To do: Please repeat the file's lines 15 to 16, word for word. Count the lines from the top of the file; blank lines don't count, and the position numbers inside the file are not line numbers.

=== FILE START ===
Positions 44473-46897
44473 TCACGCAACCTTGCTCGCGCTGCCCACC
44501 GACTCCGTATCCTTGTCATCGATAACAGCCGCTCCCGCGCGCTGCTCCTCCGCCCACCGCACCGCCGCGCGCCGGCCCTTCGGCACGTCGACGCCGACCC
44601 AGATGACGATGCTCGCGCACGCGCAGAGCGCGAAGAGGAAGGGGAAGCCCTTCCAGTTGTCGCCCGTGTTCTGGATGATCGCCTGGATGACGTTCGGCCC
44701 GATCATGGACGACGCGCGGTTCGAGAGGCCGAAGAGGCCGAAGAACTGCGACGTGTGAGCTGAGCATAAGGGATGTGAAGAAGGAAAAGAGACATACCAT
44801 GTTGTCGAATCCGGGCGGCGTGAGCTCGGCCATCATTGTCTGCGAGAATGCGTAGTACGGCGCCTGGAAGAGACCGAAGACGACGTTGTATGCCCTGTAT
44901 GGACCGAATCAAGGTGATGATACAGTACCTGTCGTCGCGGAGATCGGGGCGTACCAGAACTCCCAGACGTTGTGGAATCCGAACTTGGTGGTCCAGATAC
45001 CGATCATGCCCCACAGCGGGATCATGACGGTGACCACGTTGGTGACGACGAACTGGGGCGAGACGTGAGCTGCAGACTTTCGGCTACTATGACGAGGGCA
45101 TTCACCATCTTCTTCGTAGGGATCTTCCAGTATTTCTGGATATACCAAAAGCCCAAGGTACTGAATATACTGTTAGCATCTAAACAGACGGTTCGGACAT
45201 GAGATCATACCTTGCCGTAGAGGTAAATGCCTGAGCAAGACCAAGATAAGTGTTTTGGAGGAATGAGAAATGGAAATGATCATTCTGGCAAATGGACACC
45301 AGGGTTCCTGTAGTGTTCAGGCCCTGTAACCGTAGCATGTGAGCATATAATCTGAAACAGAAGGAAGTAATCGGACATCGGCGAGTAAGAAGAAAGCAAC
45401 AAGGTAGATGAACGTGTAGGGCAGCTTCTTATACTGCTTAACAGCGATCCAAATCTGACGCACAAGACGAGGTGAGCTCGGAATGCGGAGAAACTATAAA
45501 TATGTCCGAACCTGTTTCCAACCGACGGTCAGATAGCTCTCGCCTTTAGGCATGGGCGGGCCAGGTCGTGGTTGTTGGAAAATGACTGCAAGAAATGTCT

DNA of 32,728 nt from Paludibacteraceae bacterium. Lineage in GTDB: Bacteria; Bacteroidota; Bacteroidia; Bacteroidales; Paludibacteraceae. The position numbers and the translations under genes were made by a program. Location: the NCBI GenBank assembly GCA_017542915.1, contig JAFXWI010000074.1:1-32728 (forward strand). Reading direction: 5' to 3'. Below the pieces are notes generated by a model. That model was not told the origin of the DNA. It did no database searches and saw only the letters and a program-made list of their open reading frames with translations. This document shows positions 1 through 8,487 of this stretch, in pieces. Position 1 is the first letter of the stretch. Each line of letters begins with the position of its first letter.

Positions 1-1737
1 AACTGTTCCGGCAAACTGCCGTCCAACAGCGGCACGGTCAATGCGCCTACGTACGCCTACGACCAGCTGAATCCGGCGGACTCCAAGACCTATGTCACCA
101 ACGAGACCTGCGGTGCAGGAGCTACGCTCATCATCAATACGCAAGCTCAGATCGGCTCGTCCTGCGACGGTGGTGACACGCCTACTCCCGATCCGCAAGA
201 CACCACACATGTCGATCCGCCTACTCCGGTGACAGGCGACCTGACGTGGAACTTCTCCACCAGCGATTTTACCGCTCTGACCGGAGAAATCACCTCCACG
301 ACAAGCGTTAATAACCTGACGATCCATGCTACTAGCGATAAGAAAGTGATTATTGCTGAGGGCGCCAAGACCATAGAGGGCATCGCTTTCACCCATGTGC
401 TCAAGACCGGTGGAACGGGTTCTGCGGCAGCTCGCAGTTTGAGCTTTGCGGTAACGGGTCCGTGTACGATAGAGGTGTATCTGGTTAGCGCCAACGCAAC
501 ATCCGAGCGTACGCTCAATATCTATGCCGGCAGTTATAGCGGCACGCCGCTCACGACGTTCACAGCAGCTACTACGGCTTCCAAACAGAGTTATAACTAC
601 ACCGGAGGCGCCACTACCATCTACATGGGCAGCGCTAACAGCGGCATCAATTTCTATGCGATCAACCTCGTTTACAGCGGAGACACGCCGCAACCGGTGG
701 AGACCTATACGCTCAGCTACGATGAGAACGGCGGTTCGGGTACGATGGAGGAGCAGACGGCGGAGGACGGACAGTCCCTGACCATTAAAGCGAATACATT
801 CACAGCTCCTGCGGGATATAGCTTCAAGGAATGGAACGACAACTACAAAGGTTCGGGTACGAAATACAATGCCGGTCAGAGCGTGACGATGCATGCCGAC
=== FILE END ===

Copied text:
Positions 1-1737
1 AACTGTTCCGGCAAACTGCCGTCCAACAGCGGCACGGTCAATGCGCCTACGTACGCCTACGACCAGCTGAATCCGGCGGACTCCAAGACCTATGTCACCA